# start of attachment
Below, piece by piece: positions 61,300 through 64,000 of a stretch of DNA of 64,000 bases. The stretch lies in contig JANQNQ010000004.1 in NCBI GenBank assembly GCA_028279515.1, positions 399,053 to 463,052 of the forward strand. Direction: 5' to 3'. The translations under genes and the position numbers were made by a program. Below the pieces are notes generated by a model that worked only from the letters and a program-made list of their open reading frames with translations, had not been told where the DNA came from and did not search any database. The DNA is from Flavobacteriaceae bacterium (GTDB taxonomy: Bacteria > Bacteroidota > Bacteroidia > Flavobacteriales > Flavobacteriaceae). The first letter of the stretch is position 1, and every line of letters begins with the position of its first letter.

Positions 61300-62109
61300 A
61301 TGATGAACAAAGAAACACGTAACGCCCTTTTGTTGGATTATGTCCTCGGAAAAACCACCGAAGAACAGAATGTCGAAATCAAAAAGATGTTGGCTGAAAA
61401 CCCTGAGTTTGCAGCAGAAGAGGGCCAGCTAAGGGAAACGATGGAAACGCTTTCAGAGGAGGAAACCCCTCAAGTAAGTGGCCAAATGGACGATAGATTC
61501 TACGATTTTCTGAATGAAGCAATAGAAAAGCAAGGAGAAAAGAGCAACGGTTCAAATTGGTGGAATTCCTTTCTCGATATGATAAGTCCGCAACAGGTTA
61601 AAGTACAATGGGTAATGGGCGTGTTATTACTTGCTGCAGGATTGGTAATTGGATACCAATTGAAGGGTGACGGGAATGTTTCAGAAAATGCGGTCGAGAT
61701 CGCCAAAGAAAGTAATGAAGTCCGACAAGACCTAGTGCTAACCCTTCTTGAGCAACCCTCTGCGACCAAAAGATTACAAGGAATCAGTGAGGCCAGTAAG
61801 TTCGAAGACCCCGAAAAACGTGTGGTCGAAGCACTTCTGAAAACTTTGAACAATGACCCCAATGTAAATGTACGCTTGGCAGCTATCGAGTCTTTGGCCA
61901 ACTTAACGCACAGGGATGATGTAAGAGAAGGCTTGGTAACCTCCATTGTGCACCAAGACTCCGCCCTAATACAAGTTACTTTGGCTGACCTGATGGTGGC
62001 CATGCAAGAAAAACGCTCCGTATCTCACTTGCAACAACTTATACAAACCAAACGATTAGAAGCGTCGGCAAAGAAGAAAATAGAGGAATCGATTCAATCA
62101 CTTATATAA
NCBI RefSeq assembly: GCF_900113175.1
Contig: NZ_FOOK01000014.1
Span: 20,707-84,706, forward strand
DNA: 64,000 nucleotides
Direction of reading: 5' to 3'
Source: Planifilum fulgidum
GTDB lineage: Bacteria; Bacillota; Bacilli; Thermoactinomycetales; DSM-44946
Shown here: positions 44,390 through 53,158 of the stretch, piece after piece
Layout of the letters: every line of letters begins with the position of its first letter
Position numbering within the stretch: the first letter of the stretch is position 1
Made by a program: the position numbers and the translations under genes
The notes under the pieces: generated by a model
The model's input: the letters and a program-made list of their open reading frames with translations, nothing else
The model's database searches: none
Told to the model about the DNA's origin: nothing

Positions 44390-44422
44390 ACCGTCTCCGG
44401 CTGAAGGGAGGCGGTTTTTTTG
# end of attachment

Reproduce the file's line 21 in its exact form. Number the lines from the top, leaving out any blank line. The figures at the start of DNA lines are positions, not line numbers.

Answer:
Layout of the letters: every line of letters begins with the position of its first letter